Legislative Assembly for the ACT: 2005 Week 13 Hansard (Thursday, 17 November 2005) . . Page.. 4349 ..
Additionally, in the 2004-05 ACT Budget, the ACT Department of Education and Training (DET) was allocated $939,00 over four years for:
• Promoting Healthy Students: Improving nutrition and promoting healthy lifestyles;
• Expanding school’s access to expertise in food and nutrition education, physical activity, health and physical education including dance, circus, gross motor programs and a diverse range of physical activity;
• Providing professional learning programs on nutrition and physical activity to teachers and members of the school community;
• Developing and implementing the ACT Department of Education and Training School Canteen Accreditation Program;
• Trial and implement a process for primary schools to monitor the health and physical activity of students.
Sport and Recreation ACT began Kids at Play in Oct 2004.
• In August 2005 the NSW Minister for Health announced that NSW will undertake an obesity prevention trial at a cost of $7.5million over five years. This trial to be implemented by the Hunter New England Area Health Service, would focus on overweight and obesity in children and young people aged between 0 to 15 years. This and similar research currently being undertaken across Australia is linked to the strategic work of the National Obesity Taskforce, a committee of the Australian Health Ministers Conference. The ACT is represented on the Taskforce and will be involved in discussion on reviewing best approaches and future directions.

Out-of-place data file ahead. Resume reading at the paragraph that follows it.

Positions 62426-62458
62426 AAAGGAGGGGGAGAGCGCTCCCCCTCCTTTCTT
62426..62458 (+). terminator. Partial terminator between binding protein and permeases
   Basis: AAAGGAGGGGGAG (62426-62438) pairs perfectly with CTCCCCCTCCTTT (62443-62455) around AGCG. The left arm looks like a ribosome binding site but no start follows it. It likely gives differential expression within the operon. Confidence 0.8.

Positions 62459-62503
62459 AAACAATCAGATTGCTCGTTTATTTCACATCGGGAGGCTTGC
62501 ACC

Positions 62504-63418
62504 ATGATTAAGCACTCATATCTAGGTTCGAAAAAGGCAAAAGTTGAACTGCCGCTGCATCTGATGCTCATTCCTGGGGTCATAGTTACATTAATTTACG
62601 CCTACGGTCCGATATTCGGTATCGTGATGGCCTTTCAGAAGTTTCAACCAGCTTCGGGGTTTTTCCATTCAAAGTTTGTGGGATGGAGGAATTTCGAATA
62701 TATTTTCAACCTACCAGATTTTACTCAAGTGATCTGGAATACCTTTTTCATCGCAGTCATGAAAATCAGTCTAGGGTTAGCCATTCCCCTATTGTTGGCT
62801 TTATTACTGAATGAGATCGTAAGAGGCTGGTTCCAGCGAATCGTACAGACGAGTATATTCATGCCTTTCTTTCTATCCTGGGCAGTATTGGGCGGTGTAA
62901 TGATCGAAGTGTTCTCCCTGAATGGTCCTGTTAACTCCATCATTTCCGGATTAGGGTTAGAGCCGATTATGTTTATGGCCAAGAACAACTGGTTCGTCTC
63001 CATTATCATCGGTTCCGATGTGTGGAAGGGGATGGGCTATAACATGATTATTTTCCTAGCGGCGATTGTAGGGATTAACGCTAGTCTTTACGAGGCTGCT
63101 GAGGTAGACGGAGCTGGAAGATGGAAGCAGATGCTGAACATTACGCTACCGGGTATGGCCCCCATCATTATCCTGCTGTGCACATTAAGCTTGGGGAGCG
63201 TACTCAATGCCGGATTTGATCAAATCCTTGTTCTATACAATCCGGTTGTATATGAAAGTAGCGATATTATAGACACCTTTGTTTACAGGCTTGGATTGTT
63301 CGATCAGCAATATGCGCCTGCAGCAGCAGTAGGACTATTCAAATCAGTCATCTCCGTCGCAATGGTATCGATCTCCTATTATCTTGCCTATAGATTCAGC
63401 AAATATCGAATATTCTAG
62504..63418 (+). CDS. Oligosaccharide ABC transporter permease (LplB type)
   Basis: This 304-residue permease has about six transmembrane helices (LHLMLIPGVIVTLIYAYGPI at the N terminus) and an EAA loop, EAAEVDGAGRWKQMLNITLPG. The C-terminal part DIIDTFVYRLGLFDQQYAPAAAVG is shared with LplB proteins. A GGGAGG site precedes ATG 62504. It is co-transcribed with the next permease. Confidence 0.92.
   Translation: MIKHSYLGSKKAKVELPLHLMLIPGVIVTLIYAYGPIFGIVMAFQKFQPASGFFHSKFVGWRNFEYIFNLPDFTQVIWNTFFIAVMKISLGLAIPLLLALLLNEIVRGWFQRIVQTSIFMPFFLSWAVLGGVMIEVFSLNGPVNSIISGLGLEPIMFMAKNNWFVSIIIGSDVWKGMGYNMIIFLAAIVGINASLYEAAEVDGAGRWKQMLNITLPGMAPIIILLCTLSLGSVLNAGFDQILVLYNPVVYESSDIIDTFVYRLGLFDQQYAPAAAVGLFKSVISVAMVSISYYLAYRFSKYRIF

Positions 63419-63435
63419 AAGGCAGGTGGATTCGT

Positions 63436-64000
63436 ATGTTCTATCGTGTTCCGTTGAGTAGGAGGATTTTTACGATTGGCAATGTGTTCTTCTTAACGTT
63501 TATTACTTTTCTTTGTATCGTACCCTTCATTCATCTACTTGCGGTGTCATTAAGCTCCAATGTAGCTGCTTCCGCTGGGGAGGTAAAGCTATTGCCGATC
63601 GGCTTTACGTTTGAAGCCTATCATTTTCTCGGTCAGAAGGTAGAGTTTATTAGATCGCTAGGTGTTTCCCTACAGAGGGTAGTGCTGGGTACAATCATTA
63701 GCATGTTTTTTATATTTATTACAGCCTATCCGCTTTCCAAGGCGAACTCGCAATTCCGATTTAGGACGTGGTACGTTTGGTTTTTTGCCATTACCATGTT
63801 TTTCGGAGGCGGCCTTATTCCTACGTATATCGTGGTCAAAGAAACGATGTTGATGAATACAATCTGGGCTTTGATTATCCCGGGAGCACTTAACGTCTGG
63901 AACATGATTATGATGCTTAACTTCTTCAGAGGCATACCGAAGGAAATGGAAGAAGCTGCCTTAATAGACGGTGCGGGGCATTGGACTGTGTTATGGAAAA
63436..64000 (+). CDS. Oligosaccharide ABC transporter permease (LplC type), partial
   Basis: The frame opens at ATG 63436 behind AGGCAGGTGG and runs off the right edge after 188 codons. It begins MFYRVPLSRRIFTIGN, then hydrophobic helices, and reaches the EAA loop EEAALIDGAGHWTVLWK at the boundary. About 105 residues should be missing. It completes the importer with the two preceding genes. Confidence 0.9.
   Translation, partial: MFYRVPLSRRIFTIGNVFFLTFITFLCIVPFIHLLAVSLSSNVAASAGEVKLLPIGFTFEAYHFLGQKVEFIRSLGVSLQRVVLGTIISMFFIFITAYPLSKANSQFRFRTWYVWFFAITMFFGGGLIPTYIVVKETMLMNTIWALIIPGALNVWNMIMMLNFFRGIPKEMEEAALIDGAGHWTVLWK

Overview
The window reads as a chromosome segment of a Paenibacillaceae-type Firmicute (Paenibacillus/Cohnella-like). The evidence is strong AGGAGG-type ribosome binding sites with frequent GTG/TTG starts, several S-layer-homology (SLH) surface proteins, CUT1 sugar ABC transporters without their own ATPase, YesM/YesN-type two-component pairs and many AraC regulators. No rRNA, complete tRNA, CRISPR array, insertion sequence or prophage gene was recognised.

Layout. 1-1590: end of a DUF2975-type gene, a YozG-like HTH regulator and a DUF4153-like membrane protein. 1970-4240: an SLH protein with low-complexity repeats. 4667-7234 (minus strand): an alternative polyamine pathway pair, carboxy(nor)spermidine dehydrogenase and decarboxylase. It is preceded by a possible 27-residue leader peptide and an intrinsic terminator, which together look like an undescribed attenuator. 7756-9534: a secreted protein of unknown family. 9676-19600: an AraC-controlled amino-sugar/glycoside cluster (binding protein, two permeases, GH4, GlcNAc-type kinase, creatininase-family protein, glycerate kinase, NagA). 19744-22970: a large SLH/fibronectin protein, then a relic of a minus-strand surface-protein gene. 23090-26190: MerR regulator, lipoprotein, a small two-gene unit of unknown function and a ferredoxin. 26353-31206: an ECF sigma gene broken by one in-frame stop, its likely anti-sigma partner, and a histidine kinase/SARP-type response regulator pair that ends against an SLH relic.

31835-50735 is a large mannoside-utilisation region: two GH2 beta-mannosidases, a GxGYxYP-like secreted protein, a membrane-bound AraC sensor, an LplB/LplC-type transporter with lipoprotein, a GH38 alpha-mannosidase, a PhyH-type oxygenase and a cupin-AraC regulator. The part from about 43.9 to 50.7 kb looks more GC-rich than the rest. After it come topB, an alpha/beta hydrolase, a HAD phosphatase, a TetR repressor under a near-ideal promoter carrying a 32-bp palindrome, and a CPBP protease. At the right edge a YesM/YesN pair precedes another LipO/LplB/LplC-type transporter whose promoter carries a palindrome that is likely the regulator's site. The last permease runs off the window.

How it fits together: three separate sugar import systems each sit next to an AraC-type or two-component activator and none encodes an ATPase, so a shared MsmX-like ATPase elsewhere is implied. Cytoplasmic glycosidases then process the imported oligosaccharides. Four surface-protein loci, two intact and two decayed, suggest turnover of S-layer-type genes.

• The ACT Government will consider the outcomes of the NSW trial and other research that assesses the effectiveness of interventions aimed at reducing childhood obesity. The ACT already has in place a number of strategies to address overweight and obesity in the ACT.
Cigarettes and tobacco—legislation(Question No 615)
Mr Smyth asked the Minister for Health, upon notice, on 21 September 2005:
Has the Government reviewed the Territory’s smoking legislation, in particular recently enacted laws that allow smoking in partially enclosed restaurants and taverns; if so, what are the findings of that review; if not, why not and when will the laws be reviewed.
Mr Corbell: The answer to the member’s question is as follows:
In 2003, the Assembly enacted the Smoking (Prohibition in Enclosed Public Places) Act 2003, which prohibits smoking in all enclosed public places. When key provisions of this legislation take effect on 1 December 2006, the current Smoke-free (Enclosed Public Places) Act 1994 will no longer be in effect, including the provision which allows for an ‘exemption system’ for restaurants and licensed premises to permit smoking in parts of their indoor areas.
The Regulation under the Smoking (Prohibition in Enclosed Public Places) Act 2003 provides comprehensive definition of ‘enclosed’. The Regulation, which is currently before the Assembly, states that a public place is ‘enclosed’ if it has an overhead cover and is 75% or more enclosed by walls and the overhead cover. Under this definition, a public place